If Mrs. ("Miss") Daisy Werthan's spiffy 1948 Hudson Commodore glistens these days like a Rolls-Royce, you can thank the class-act pit crew assembled by producers Jed Bernstein and Adam Zotovich and director David Esbjornson. They've tuned up and, at long last, made Broadway-ready Alfred Uhry's 1987 play Driving Miss Daisy.
The man in the driver's seat, who gingerly motored this vehicle into the Golden Theatre, is none other than James Earl Jones. His Hoke Colburn is a patient and compassionate chauffeur-caretaker for the aforementioned Miss Daisy (Vanessa Redgrave, no less), a set-in-her-ways Southern Jewish widow of 72. This initially flinty but ultimately warming match-of-necessity is struck by Miss Daisy's son, Boolie Werthan (Boyd Gaines), who can no longer insure Mama for the open road.
The play is their 15-year journey together — a love story of sorts, although it dare not speak that name in the patriarchal South of the mid-20th century. Both are outcasts in their own land, victims of then-prevailing prejudices.
"I think the play is well balanced between comedy and — I won't say tragedy, but certainly seriousness," assesses Jones. "You do have resonating in this play Martin Luther King and the whole issue of the segregated South, which had been a horror. There are painful, painful events. My character tells about a lynching of someone very close to his life. And we witness, in the play, the bombing of Miss Daisy's synagogue — that was an actual historical event that Alfred put into the play. "It's a personal journey and also a social journey. The personal part cannot be realized because we are socially separated because of segregation. Her son is quite liberal in his behavior. At the first rehearsal, Boyd put out his hand, and I just looked at it like I'm a black man in Georgia in those days. We didn't shake hands with white people. I remember in the Army I was paired up with a white guy from Georgia. We were officers, so I stuck my hand out. He didn't know what to do. He was probably offended as well as surprised. Truman had integrated the armed forces by then, but he [the officer] did not know what to do with that. So there's Boyd with his hand out. We cracked up. His character could do that, not as a rebel but as New Generation."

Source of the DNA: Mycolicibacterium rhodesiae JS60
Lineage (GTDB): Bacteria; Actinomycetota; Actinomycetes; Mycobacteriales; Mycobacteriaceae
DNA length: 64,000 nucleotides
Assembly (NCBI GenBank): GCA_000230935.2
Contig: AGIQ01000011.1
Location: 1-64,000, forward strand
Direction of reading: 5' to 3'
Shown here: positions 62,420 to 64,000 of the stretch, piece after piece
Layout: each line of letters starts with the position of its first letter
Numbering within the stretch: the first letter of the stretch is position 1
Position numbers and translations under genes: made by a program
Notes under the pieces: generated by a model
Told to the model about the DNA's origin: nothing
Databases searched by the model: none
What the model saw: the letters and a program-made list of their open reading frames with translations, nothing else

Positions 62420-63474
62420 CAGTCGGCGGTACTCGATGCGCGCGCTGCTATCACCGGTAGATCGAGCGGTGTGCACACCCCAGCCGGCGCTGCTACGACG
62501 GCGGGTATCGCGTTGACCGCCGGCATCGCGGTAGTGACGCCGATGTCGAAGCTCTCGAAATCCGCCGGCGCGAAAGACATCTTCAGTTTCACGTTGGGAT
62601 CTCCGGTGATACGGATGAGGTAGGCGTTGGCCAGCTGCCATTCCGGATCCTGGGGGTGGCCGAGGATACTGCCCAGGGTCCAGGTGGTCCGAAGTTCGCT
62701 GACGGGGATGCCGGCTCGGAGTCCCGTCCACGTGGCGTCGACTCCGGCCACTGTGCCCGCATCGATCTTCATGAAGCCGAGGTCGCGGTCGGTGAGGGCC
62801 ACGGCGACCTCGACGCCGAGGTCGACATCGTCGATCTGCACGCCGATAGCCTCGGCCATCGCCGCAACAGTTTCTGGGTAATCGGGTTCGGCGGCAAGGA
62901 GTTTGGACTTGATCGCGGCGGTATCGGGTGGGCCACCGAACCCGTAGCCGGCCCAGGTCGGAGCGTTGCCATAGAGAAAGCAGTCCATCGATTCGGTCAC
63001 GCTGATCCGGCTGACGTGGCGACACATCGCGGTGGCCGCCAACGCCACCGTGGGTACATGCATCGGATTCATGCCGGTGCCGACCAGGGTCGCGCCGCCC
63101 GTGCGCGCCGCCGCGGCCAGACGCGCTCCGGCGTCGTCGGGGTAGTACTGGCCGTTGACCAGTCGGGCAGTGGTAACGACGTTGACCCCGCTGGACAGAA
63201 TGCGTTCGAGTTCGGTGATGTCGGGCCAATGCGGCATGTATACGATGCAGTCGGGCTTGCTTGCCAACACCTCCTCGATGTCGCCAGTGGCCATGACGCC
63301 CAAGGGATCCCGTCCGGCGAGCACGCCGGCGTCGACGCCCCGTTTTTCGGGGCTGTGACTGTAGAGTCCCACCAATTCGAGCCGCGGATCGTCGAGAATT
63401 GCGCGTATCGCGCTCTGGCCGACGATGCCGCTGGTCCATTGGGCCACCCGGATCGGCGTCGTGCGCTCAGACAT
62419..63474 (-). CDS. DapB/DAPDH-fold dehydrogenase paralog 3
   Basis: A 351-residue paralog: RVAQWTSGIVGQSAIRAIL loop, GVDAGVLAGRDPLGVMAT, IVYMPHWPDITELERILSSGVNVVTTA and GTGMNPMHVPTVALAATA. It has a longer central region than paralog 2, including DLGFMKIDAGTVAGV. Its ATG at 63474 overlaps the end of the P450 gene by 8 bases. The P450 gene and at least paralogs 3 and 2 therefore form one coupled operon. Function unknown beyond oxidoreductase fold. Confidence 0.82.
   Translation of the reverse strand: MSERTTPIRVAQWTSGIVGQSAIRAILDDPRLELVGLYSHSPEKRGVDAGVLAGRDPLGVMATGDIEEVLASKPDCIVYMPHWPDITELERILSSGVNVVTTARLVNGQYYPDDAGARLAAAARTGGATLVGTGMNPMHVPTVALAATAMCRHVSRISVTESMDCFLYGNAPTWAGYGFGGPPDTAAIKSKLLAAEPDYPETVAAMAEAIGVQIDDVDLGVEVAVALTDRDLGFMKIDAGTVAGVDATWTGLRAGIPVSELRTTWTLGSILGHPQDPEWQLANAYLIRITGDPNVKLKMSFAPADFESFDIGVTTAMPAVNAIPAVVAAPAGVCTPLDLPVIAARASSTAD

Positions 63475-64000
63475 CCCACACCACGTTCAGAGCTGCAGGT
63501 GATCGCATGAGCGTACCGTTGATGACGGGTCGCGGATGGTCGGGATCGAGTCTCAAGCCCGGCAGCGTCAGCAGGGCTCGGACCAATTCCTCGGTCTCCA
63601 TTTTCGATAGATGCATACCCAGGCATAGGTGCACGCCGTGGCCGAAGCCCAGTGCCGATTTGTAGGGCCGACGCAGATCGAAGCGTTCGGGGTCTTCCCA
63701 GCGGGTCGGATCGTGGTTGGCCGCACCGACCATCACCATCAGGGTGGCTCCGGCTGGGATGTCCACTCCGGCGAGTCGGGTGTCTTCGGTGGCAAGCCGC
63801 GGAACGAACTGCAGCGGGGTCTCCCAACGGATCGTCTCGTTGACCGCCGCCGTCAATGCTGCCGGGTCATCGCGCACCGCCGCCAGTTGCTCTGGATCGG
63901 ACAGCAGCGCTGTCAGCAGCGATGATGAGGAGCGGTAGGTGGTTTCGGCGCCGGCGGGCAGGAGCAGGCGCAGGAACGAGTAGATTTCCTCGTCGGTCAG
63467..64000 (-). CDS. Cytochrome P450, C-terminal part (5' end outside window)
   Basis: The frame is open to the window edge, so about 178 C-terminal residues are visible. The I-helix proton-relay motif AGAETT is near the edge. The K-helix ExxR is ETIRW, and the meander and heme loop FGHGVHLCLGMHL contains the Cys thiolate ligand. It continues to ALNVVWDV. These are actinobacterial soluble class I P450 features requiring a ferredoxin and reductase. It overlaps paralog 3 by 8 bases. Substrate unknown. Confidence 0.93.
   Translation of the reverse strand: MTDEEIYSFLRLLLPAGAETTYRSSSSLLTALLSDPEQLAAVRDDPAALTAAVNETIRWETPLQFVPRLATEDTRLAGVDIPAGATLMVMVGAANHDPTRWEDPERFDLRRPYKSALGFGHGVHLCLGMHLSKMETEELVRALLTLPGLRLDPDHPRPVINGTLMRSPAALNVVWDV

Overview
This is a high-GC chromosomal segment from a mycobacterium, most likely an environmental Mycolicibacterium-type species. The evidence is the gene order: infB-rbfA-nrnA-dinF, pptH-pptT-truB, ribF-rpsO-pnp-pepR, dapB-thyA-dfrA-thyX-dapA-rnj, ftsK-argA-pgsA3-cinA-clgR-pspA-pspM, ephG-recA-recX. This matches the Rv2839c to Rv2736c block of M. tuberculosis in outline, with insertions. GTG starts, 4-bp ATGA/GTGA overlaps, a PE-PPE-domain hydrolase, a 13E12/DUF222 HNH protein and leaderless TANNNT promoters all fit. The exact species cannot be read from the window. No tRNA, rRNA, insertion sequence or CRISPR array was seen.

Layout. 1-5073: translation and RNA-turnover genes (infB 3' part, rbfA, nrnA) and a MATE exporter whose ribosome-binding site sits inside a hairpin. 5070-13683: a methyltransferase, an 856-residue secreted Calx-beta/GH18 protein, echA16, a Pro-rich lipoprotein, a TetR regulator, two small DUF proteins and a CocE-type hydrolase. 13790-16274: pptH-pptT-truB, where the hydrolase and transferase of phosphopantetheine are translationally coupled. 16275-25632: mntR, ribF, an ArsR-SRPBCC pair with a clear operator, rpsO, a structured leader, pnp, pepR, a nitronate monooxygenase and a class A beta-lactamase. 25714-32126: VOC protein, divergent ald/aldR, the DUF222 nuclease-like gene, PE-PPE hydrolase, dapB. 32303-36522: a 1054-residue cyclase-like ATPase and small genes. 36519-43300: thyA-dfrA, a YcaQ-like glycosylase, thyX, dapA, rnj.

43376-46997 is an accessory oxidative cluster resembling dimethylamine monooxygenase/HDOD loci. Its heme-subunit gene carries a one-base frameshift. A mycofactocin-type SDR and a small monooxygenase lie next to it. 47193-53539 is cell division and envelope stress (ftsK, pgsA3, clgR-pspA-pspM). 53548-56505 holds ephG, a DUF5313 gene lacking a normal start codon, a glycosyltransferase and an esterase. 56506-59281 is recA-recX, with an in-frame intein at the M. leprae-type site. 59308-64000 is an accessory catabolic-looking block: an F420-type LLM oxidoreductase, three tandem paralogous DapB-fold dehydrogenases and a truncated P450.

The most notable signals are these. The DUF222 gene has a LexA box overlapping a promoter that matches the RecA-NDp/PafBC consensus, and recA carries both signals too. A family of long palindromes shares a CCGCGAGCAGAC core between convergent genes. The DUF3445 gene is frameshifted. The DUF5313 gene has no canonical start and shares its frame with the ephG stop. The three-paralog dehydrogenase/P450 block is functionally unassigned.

During its 20-plus years en route to Broadway, Driving Miss Daisy has made some impressive pit stops, picking up the Pulitzer Prize and the Outer Critics Circle Award for the original Playwrights Horizons production with Morgan Freeman and Dana Ivey. Two years later, via the film version with Freeman and Jessica Tandy, it won a Best Picture Academy Award. Its current revival cast of three has collectively raked in seven Tony Awards.
This won't be the first time Jones follows in some well-known footsteps. In 2008, he thunder-footed around his Delta plantation as Big Daddy Pollitt in an all-black revival of Tennessee Williams'Cat on a Hot Tin Roof. In both cases, he's very aware of the actors who originated the roles and does a deep bow in their direction.
"Once I saw Burl Ives do Big Daddy, I thought, 'I can do that, too — some day.' I finally got the chance, and I'm grateful to him.... It's a role I always wanted to do. Same with Hoke, even after I saw Morgan do it. You can say he did the epitome Hoke, and one should never try to compete with that — it was a wonderful interpretation — but plays that are good have a point of view and a meaning. They are designed to be done every generation, so I said, 'Well, I probably have a Hoke in me.' I'm from Mississippi, same as Morgan, and that's close enough to Georgia."
Jones set the bar impossibly high himself with the Tony-winning work he originated in two other Pulitzer Prize-winning plays: as Jack Jefferson, a fictional facsimile of boxing champion Jack Johnson, in Howard Sackler's 1968 The Great White Hope, and as Troy Maxson, a failed baseballer-turned-garbage collector who philanders away his future, in August Wilson's 1987 Fences. In both, he took the stage like a tsunami, sweeping his leading ladies who somehow stood up to him (Jane Alexander and Mary Alice, respectively) into the Tony-winning circle as well.
Did he happen to catch the recent revival of Fences, which equaled those Tony wins? "You bet. I loved it. It was quite different from ours." Getting there first, however, doesn't cut much ice with Jones. "There will be others who will come along and wipe you out." Case in point: Denzel Washington. "I never had audiences throw panties up on stage at me," Jones notes with a booming laugh.
(This feature appears in the November 2010 Playbill that is distributed in Broadway theatres.)